Hand Hygiene: A Resident Safety Imperative
October 15, 2019 | 7:00 a.m. - 4:00 p.m.
Middleton, WI
Health and Human Services, Health and Wellness

Hand Hygiene: A Resident Safety Imperative

October 15, 2019
Madison Marriott West
Middleton, WI 53562


Registration Information

​Registration Fee:
  • $50 per person
Walk-in registration is available, but food and materials are not guaranteed. Walk-in registrants will not have a printed name tag. 

Registration is closed for the 2019 conference. 

​Severe Weather

If severe weather is threatening, please call Dividion of Quality Assurance at 608-267-3809. A message will inform you if the conference has been cancelled. 

Description​


There are between 1.6 million to 3.8 million infections occurring in the United States long-term care facilities (LTCF) annually, with outbreaks due to cross contamination resulting in respiratory and gastrointestinal infections. Hand hygiene continues to be the cornerstone of infection prevention. Both the Center for Disease Control and Prevention (CDC) and the World Health Organization (WHO) have issued recommendations when hand hygiene should be performed by health care personnel (HCP) in all health care settings. However, hand hygiene is challenging in long term care for many reasons. It is recognized that more attention needs to be focused on hand hygiene, nor do they subsequently try to identify and break down the barriers to hand hygiene. Staff in LTCFs may not know about the nationally accepted guidelines, nor have the necessary hand hygiene resources to succeed. The goal of this program is to provide the supporting evidence related to hand hygiene and provide the necessary information to improve hand hygiene compliance.

Target Audience

  • Nurses
  • Infection Preventionists 
  • Directors of Nursing 
  • Medical Directors 
  • Quality Assessment and Assurance Personnel
Agenda

 October 15, Agenda

​Agenda for October 15th

​7:00 - 7:45 a.m.
​Registration & Breakfast
​7:45 - 8:00 a.m.
​Welcome & Announcements
​8:00 - 9:00 a.m.
Hand Hygiene: A Resident Safety Imperative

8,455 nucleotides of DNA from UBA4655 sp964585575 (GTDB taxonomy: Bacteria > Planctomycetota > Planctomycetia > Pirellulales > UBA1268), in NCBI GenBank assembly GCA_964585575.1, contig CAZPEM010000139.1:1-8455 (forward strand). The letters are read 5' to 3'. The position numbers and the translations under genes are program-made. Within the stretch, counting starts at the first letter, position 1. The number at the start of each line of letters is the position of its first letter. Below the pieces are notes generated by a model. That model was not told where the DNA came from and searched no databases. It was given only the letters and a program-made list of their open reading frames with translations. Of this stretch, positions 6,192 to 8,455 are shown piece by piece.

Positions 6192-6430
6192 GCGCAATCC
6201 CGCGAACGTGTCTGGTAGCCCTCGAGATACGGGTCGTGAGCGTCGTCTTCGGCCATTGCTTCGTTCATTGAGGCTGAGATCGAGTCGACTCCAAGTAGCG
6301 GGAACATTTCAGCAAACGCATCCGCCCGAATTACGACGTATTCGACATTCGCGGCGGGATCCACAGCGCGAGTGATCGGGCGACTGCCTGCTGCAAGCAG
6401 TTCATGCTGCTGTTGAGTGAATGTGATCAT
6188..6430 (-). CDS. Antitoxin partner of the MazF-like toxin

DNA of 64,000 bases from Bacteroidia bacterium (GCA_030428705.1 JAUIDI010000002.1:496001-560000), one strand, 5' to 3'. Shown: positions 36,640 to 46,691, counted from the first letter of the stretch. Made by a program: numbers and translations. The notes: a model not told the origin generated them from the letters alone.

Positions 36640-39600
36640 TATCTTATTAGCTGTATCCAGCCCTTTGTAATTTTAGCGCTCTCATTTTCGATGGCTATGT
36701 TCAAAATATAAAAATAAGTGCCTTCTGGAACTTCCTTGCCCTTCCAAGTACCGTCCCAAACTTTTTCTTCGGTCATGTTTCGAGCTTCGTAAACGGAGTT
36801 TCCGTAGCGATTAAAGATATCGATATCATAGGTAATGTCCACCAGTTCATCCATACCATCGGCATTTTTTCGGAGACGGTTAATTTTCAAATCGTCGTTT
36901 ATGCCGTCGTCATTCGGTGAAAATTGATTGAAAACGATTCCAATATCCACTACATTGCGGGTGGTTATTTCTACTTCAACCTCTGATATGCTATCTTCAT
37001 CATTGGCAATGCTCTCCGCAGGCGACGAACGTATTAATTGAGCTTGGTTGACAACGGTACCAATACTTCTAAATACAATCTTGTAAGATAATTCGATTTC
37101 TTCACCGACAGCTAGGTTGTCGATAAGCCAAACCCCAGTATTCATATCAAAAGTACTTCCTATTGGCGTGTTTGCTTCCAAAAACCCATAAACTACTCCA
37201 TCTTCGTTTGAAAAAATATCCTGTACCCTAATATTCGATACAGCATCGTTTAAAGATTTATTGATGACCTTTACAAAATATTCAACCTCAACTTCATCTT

John M. Boyce, MD
J.M. Boyce Consulting, LLC
Consultant for Diversely and GOJO Industries

​9:00 - 10:00 a.m.
ICAR Findings - Common Deficiencies Related to Hand Hygiene
Pat Virnig RN
Director of the DQA Bureau of Nursing Home Resident Care (BNHRC
​10:00 - 10:15 a.m.
​Break
​10:15 - 11:15 a.m.
Highlights of the CDC and WHO Hand Hygiene guidelines, and How They Relate to Long-Term Care Facilities
John M. Boyce, MD
J.M. Boyce Consulting, LLC
Consultant for Diversely and GOJO Industries
​11:15 - 12:15 p.m.
​Lunch/Exhibits
​12:15 - 1:15 p.m.
Hand Hygiene Product Selection: It's Personal, Not Personnel
Marilyn Michels MSN RN CRRN CIC FAPIC
Gundersen Health System
​1:15 - 1:30 p.m.
​Break
​1:30 - 2:30 p.m.
​Applying Human Factors to Hand Hygiene Initiatives
Mary Jo Knoblock, PhD, MPH
Univeristy of Wisconsin School of Medicine and Public Health
Department of Medicine, Infectious Diseases
William S. Middleton Memorial Verterans Hospital

Jackson Musuuza, MBBS, MPH, PhD
Department of Medicine - Univeristy of Wisconsin, Madison

​2:30 - 3:30 p.m.
Surveillance
Deb Burdsall PhD, RN-BC, CIC, FAPIC
Baldwin Hill Solutions, LLC
​3:30 - 4:00 p.m.
​Wrap-Up

​Presentations

 Hand Hygiene: A Resident Safety Imperative - John M. Boyce, MD

Hand Hygiene is considered the single most important method for reducing infections in hospitals and long-term care facilities (LTCFs). Failure to consistently and effectively practice hand hygiene can lead to serious infections. The supporting evidence for hand hygiene will be reviewed  along with real life stories. Contamination of caring hands is inevitable but there are effective strategies to improve practice and protect residents from harm.

Hand Hygiene: A Patient Safety Imperative Presentation

 ICAR Findings - Common Deficiencies Related to Hand Hygiene - Pat Virnig RN

Infection Control Assessment and Response (ICAR) findings related to hand hygiene is a common deficiency in Wisconsin long term care facilities. This session will identify not only the common deficiencies related to hand hygiene that are found during site visits but also will share some the best practices found at other facilities. This session will also review what to expect from the survey team during the site visit plus what is expected from the long-term care facility following the visit.​ ​

 Highlights of the CDC and WHO Hand Hygiene guidelines, and How They Relate to Long-Term Care Facilities - John M. Boyce, MD

Highlights of the CDC and WHO Hand Hygiene guidelines will be reviewed. This will include: a review of the Five Moments for Hand Hygiene, differentiating between the patient and healthcare zones and explaining why alcohol-based hand rubs the preferred method o hand hygiene. The recommended processes for performing hand hygiene will be discussed. Compliance with recommended practices in many long-term care facilities needs to improve to reduce resident harm.

CDC and Who Guidelines and How They Relate to Long Term Care Facilities Presentation

 Hand Hygiene Product Selection: It's Personal, Not Personnel - Marilyn Michels MSN RN CRRN CIC FAPIC